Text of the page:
2.2 The Appellant had filed one copy of the main request with amendments clearly shown and a second "clean" copy. Although these copies do not correspond, it is clear that the clean copy containing needlessly duplicated phrases is in error, and that the copy showing amendments is the correct version as intended by the Appellant.
3. Article 123(2) EPC
Claim 1 of the application as originally filed is directed to a filter device, whereas that of the main request defines an assembly comprising a filter device. Disclosure of such an assembly can be found in the figures and in paragraph  of the published application, which summarises the figures. The dependent claims of the main request correspond to those of the application. There is therefore no objection under Article 123(2) EPC.
4. Article 84 EPC
4.1 Whereas independent claim 1 concerns an assembly comprising a filter device, claims 2 to 7 refer to the filter device of claim 1.
Claims 2 to 7 are therefore drafted in such a way that it is not clear if they relate to an independent claim concerning a filter device, or if they define preferred embodiments of the assembly of claim 1. This gives rise to a lack of clarity contrary to Article 84 EPC.
4.2 Claim 1 defines a minor ring element in functional terms, ie it is defined as constituting a water stream breaker for preventing the aerated water stream supplied from the restricting body from accumulating into a non-aerated water stream. The question thus arises whether this definition is clear.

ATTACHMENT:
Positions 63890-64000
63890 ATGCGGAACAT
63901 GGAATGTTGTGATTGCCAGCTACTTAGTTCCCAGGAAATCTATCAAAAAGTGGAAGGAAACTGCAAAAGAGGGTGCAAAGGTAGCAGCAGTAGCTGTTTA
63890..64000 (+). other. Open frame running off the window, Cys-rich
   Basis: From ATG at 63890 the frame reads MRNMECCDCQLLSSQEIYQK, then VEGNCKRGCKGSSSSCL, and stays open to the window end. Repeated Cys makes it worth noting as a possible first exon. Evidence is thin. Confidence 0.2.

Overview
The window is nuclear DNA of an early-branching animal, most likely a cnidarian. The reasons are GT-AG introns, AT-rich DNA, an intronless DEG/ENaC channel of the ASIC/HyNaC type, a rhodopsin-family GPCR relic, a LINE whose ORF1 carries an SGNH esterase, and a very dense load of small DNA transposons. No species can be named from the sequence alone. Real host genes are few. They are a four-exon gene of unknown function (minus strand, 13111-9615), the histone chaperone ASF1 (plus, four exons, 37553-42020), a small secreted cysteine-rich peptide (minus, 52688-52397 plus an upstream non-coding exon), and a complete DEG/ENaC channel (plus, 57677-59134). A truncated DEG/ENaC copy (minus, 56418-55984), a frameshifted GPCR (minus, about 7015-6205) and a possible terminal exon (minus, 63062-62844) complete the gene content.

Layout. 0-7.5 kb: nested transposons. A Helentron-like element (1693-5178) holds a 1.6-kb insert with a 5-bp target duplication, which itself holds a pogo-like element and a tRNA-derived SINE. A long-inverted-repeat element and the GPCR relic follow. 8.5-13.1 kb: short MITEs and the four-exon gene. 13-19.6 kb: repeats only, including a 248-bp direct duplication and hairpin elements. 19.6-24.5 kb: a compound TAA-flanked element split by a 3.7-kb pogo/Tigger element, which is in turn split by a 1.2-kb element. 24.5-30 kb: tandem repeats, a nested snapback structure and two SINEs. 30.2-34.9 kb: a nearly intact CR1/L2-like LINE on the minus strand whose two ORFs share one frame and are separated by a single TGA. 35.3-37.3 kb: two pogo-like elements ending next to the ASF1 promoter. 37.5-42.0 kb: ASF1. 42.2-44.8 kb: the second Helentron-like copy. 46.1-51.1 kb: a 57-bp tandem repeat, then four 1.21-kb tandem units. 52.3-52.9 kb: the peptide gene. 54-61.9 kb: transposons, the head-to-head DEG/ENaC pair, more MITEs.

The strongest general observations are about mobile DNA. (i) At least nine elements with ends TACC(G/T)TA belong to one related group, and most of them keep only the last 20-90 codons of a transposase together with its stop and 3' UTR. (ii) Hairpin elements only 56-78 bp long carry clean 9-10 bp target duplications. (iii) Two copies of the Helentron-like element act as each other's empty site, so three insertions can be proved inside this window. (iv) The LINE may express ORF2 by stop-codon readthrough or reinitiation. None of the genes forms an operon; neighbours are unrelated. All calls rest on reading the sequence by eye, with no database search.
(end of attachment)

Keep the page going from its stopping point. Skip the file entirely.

It is clear to the skilled person that not just any ring in a filter would be capable of carrying out the flow separation function; the minor ring element must be of a particular shape and be located in a particular position in order to achieve the required effect. For example, it would be clear to the skilled person that such a separation could be achieved by a minor ring that extends beyond the plane of the pins. The functional definition of the minor ring element is thus clear within the meaning of Article 84 EPC.
5. Novelty (Article 54 EPC)
5.1 The Examining Division considered that the subject-matter of claim 1 lacks novelty with respect to D1, and in particular the embodiment shown in Figures 5 and 7.
D1 discloses a perforated plate through which water flows to produce a sparkling stream. The boundaries of the perforations in the embodiment shown in Figure 7 are in the form of concentric rings connected by radial walls (4). The Examining Division considered that these rings and walls (4) correspond to the ring and pin elements of claim 1.
5.2 The ring elements of claim 1 are qualified by certain functions, namely the minor ring element prevents the aerated water stream from accumulating into a non-aerated water stream, and the major ring reduces spraying by preventing water droplets from being expelled from the outlet along the inner wall of the housing. It is therefore necessary to see if an assembly as shown in Figure 5 of D1 incorporating the plate of Figure 7 would have ring elements that fulfil the above functions.
5.3 Major Ring: